Uncertainty continues to dog political talks aimed at saving power-sharing in Northern Ireland after a British government statement failed to prompt unionists to sign up to negotiations.
The Democratic Unionists and Ulster Unionists want to see action taken against paramilitarism before they enter into cross-party, round-table discussions to resolve the crisis created by an IRA-linked murder.
Both parties had hoped Northern Ireland Secretary Theresa Villiers would outline definitive steps to crack down on remaining terror structures in a statement to the British House of Commons.
Ms Villiers said “serious consideration” needs to be given to establishing a new body to monitor paramilitarism and the Government will “actively consider” new ways of tackling organised criminality.
Her remarks were not met with a commitment from either the DUP or UUP to enter negotiations.
DUP leader Peter Robinson considered Ms Villers’s comments a “holding statement”, insisting talks will be “delayed” until she provides further details, while UUP leader Mike Nesbitt said her words “don’t really move us forward very much”.
Sinn Féin has branded the situation “farcical” and said talks should begin immediately, without preconditions, warning that if they fail to proceed the only alternative is a snap election.
The mandatory coalition Executive in Belfast is on the verge of collapse. The UUP has quit the administration and the DUP has pulled four of its five ministers out.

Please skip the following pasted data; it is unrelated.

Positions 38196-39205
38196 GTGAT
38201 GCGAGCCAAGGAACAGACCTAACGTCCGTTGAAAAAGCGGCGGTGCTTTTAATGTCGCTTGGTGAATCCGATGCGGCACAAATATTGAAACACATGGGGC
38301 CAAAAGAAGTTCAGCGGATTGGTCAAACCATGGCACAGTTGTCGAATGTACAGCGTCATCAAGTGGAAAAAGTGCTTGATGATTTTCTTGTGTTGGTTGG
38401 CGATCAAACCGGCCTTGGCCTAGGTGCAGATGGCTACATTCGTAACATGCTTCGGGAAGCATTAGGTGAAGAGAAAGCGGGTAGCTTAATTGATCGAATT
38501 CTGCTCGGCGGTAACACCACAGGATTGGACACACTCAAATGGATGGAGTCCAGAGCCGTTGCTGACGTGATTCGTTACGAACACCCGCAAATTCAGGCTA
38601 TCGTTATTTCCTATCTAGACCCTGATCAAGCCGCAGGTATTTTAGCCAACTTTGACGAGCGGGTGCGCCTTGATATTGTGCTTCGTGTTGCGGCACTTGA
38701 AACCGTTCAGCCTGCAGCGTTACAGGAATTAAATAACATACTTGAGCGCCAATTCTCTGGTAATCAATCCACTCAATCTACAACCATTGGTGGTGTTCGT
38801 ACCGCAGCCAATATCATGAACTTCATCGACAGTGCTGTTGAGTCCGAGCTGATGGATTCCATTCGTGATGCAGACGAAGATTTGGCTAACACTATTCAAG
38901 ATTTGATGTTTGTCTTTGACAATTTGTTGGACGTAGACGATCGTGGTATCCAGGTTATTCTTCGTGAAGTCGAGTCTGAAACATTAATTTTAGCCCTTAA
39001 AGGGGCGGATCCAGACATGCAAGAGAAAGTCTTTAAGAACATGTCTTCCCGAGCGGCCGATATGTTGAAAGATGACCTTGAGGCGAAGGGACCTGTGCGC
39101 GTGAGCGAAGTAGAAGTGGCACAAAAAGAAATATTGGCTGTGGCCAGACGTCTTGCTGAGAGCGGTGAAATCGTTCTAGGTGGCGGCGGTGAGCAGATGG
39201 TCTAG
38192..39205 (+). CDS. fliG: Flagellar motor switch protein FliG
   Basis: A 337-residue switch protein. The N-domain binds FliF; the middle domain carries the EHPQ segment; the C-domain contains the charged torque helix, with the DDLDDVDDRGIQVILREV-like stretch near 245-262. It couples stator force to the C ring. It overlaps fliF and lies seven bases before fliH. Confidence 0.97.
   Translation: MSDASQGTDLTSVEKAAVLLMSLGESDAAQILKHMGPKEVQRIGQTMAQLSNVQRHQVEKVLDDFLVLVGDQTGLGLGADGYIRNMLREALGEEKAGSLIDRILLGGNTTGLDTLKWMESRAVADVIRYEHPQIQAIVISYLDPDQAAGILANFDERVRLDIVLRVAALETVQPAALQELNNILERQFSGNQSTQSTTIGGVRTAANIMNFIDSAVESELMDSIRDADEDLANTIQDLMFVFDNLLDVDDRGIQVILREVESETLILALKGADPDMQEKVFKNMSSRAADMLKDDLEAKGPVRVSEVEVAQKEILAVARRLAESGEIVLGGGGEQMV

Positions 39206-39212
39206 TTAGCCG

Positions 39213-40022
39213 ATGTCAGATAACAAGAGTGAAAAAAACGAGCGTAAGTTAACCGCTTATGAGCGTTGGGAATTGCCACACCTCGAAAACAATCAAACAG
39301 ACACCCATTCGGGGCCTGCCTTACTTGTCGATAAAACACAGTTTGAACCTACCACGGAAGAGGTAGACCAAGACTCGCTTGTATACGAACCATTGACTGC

The crisis follows last month’s murder of ex-IRA member Kevin McGuigan.
Police have said current members of the IRA were involved in shooting the 53-year-old father-of-nine in a suspected revenge attack for the murder of former IRA commander Gerard “Jock” Davison in Belfast three months earlier.
The disclosures about the IRA have heaped pressure on Sinn Féin regarding the status of the IRA. Sinn Féin insists the IRA has gone away and accuses the two unionist parties of contriving a crisis for electoral gain.
Addressing MPs in Westminster, Ms Villiers outlined the potential of establishing a mechanism such as the Independent Monitoring Commission (IMC), which assessed the status of paramilitary structures during the peace process.
She insisted that no one wants to wind back the clock and return to direct rule from Westminster.
The Conservative MP told the Commons the two “brutal” murders had brought into “sharp focus” the problems around the continued existence of paramilitary organisations.
“They were never justified in the past, they are not justified now, and we all need to work together to find a way to bring to an end this continuing blight on Northern Ireland society,” she said.
Sinn Féin’s Conor Murphy said: “If people are not going to be prepared to go into those talks the only other option is an election, so this needs to be called very, very quickly”. He referred to the situation as farcical.
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